The Opponents of Third Isaiah. Reconstructing the Cultic History of the RestorationWritten by Brooks Schramm Reviewed By Wolter Rose
In this revision of his doctoral dissertation (supervised by Jon D. Levenson), Schramm adds another critical voice to the debate sparked by Hanson almost twenty years ago in The Dawn of Apocalyptic (1979). He begins with a survey of the debate over ‘Third Isaiah’ since 1892, when the German scholar Duhm coined the term. This includes an extensive discussion of the proposal by Torrey and others to consider chapters 40–66 as a unity rather than two collections. Schramm then outlines the historical background of the restoration community as the political and social context of Third Isaiah.
Hanson argued for the existence of two rival groups with different restoration programmes within the post-exilic Judahite community: the Zadokite priests, in control of Jerusalem (the hierocrats), and the Levites, excluded from service in the temple (the visionaries). For Hanson, Third Isaiah was written by the dissenting visionaries as an attack on the cultic religion of the Zadokite priests and the theology behind it (the Pentateuch and Ezekiel 40–48). This raises two questions for Schramm: the qualification of Third Isaiah as ‘dissident literature’, and the claim that Third Isaiah attacks the cultic theology of the Pentateuch. Discussion of these questions along with an exegesis of Isaiah 56–66 forms the heart of the book. Finally, four appendices deal with the dating of the Pentateuch, the Judaite presence in Mesopotamia, the genealogies for Ezra in Ezra 7:1–5 and 1 Chronicles 5:1–5, and the nature of the traditional, official religion of Judah and Jerusalem.
Schramm’s treatment of Isaiah 56–66 is often stimulating. He demonstrates that Hanson exaggerated tensions or dichotomies between different prophets, and basically revised the old argument of two distinct religious mentalities in the OT: the law versus the prophets. A conflict between visionary (prophetic) and hierocratic (priestly) elements is ‘an issue of relative inconsequence’. What is fundamental in the cultic polemics of the Hebrew Bible is ‘the battle with the traditional, syncretistic cult of Yhwh, a battle in which the priestly, Pentateuchal tradition and the prophetic tradition fought on the same side!’ Third Isaiah was not a dissident attacking Zadokite cultic religion, but sided with the Zadokite priests in their opposition against the traditional, syncretistic cult, and his theological position is complementary to that of the book of Ezra.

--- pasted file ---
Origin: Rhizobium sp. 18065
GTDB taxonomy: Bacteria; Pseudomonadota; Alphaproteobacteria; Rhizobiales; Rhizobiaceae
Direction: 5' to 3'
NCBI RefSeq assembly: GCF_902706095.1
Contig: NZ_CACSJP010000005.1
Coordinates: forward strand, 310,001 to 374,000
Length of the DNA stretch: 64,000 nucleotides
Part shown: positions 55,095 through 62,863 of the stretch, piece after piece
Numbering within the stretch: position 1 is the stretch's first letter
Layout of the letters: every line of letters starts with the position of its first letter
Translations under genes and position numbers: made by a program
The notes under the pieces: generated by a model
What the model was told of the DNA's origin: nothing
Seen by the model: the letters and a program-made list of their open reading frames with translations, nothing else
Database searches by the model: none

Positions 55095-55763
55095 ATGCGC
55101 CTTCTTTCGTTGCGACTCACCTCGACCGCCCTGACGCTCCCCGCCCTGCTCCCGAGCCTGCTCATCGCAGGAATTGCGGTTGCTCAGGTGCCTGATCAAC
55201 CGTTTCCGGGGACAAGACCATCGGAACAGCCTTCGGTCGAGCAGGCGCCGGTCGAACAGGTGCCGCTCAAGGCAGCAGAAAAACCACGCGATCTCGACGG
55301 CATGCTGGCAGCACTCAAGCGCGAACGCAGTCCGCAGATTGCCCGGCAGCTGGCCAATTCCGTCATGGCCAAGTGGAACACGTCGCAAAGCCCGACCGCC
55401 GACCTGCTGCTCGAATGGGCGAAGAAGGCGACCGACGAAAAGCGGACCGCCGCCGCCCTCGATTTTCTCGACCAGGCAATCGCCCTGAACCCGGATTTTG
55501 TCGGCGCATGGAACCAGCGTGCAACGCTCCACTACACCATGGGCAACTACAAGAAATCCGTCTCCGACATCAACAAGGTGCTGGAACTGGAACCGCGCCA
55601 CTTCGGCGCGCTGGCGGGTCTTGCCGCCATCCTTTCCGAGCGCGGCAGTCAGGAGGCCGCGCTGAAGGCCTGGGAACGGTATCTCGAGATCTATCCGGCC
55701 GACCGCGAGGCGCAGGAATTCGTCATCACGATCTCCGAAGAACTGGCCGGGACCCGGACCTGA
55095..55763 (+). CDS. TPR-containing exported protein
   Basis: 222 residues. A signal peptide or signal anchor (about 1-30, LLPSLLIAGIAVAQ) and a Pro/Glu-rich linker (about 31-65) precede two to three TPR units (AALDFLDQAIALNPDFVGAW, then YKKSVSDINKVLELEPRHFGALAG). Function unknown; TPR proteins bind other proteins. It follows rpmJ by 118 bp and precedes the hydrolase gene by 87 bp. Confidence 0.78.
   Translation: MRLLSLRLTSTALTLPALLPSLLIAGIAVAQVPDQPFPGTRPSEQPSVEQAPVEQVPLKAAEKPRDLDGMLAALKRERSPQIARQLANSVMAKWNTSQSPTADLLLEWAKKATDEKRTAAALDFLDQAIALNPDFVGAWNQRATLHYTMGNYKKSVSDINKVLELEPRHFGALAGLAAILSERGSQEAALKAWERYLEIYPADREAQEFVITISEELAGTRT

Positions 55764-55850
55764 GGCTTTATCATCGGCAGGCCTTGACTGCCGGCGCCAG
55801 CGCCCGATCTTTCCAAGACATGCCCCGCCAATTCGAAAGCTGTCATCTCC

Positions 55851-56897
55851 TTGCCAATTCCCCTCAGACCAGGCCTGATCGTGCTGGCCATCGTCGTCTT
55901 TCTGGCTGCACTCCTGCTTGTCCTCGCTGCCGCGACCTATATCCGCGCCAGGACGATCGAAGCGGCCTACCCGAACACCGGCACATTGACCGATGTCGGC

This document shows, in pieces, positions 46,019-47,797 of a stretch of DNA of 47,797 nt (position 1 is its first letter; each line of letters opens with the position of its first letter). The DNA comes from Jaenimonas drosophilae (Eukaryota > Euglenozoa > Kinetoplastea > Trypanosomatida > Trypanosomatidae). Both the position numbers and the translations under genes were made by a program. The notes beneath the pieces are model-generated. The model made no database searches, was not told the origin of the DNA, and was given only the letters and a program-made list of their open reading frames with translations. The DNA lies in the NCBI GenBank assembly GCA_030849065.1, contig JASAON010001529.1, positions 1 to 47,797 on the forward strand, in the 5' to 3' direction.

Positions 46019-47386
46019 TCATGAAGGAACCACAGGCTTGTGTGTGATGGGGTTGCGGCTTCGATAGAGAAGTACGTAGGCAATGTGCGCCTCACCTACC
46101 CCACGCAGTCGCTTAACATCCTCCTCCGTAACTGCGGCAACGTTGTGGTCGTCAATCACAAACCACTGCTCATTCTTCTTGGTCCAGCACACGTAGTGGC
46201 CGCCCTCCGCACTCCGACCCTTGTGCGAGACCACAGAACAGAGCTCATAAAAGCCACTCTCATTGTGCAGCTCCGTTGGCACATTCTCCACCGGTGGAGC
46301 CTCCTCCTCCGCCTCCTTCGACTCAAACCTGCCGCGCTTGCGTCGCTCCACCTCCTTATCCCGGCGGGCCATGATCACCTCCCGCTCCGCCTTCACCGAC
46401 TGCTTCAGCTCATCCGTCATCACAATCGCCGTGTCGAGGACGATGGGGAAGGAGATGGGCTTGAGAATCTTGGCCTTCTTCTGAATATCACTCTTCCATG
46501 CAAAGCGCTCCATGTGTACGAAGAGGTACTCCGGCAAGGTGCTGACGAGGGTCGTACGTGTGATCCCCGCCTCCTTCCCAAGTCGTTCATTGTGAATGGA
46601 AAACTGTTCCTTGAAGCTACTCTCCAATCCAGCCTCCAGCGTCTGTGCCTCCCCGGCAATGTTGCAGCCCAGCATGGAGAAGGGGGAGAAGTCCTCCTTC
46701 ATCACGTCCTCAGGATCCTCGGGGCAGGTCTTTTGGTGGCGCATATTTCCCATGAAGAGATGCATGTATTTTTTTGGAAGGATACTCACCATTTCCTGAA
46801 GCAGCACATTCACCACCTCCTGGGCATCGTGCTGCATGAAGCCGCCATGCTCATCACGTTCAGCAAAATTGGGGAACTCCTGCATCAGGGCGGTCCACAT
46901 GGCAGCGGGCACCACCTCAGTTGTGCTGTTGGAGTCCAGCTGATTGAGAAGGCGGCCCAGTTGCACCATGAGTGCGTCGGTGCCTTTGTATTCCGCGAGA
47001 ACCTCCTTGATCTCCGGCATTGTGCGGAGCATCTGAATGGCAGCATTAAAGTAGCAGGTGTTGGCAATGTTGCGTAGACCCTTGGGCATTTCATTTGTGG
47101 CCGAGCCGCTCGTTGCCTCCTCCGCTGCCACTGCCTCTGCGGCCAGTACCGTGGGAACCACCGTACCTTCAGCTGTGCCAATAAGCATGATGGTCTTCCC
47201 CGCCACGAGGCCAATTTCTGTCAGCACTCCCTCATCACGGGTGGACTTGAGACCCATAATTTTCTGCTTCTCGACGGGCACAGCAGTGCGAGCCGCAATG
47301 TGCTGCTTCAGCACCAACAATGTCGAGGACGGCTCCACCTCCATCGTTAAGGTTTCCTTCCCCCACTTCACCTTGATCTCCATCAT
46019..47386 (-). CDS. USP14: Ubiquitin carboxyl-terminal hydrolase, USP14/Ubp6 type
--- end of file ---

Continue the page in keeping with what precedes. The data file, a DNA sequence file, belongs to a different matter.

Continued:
Schramm’s own position is problematic in its treatment of the oracles denouncing different forms of religious syncretism (57:3–13; 65:1–7, 11–15; 66:3–4, 17). Hanson considered them symbolic or metaphorical, but for Schramm they are real accusations. This leads him to postulate the continued existence of such practices, including fertility rites and child sacrifice. Thus ‘the traditional, syncretistic cult of Yhwh’ (the worship of Yhwh along with other deities) existed well into the post-exilic period. This is controversial, to say the least. One therefore expects to find a discussion of whether there is supporting evidence outside Isaiah 55–66. However, the issue does not receive proper treatment, either in the exegesis or in the chapter on the historical background of the society of restoration Judah.
Overall, this book is a welcome contribution to the study of Isaiah 56–66. It provides a useful survey of scholarship, a summary and critique of Hanson’s work and an interesting interpretation of Isaiah 56–66.
Kampen, The Netherlands